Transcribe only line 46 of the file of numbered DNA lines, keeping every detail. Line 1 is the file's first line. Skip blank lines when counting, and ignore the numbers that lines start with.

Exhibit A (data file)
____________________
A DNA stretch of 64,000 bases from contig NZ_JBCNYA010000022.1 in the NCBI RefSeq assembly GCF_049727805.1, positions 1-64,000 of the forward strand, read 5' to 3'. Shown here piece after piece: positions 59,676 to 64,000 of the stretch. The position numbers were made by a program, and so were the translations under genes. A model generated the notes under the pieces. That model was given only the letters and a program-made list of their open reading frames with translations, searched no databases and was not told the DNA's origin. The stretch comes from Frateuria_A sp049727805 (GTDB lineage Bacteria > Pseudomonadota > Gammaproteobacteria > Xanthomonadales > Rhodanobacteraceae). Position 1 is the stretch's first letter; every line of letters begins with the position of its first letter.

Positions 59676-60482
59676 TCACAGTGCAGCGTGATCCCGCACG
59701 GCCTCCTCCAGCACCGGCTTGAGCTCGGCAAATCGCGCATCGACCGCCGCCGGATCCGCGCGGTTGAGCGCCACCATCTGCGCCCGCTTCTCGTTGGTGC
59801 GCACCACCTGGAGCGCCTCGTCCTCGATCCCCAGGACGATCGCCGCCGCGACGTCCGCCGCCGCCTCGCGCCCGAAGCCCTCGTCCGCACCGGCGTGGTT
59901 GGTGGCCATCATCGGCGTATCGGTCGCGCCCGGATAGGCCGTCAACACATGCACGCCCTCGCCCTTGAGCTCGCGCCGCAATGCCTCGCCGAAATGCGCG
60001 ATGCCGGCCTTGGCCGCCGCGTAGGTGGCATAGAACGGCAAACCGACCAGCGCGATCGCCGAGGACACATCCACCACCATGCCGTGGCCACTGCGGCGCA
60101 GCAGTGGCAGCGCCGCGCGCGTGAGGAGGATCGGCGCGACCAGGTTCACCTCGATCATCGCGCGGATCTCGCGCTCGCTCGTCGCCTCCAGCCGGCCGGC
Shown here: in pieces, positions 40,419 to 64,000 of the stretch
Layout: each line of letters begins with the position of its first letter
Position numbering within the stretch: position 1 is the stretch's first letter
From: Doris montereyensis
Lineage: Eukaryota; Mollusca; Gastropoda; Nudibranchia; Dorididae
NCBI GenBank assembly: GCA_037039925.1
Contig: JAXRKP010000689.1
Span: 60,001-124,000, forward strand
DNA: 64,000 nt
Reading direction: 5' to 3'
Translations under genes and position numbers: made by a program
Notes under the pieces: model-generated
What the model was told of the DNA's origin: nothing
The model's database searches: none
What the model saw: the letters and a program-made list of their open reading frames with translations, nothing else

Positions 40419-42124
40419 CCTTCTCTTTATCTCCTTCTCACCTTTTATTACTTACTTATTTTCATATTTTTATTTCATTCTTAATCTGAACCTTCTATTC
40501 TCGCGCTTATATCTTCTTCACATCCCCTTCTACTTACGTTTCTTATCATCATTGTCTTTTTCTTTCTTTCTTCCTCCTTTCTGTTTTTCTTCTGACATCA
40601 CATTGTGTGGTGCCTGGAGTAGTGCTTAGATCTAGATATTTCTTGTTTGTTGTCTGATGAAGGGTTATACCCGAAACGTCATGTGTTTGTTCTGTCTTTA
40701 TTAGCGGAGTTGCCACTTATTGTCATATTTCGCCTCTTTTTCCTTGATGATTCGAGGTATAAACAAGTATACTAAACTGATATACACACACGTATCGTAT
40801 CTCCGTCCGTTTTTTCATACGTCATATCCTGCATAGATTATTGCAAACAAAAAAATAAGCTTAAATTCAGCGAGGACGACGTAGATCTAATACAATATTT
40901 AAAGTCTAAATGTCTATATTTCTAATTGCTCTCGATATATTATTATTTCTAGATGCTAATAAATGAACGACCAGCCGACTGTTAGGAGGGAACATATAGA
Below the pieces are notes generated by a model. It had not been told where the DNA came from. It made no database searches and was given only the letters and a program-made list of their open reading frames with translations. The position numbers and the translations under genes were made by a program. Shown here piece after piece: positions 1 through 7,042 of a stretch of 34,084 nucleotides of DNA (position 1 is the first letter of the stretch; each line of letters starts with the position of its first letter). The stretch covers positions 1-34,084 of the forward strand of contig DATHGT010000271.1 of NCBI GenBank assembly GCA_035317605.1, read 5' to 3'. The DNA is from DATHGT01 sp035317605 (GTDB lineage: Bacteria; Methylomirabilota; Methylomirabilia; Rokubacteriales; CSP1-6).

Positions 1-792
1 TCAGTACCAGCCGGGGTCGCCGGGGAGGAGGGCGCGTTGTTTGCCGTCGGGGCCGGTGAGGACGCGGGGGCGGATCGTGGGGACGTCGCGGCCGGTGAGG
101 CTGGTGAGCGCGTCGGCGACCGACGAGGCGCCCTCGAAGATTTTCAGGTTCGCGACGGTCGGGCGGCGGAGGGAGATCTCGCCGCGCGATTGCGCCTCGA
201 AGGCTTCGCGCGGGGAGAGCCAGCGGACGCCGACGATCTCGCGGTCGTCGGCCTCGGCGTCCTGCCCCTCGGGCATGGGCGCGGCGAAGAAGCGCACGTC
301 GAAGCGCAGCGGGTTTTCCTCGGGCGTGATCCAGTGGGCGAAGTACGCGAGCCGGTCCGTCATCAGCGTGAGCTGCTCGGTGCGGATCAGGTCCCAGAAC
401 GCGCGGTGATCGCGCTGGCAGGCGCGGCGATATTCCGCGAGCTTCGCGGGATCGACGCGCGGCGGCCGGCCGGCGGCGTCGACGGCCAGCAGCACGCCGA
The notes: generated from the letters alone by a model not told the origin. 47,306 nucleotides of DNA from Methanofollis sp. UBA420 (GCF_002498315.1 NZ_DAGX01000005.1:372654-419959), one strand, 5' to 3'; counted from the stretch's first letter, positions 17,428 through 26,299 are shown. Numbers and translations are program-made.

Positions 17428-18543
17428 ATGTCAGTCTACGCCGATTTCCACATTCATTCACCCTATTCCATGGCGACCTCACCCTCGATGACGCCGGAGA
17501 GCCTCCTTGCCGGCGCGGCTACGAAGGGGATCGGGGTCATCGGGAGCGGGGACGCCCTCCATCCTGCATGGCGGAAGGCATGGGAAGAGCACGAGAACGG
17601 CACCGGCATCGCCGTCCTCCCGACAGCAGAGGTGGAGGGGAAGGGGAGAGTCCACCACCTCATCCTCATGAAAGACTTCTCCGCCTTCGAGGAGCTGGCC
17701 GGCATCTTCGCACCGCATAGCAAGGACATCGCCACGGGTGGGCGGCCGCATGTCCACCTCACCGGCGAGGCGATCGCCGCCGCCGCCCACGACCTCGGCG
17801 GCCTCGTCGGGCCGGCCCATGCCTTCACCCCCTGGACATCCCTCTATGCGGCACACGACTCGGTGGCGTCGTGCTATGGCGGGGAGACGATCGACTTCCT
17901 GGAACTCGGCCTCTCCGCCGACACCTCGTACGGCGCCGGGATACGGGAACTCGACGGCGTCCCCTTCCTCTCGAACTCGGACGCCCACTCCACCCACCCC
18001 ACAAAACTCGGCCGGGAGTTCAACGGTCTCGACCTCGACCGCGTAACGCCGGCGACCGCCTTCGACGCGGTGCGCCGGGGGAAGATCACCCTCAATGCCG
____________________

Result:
18001 ACAAAACTCGGCCGGGAGTTCAACGGTCTCGACCTCGACCGCGTAACGCCGGCGACCGCCTTCGACGCGGTGCGCCGGGGGAAGATCACCCTCAATGCCG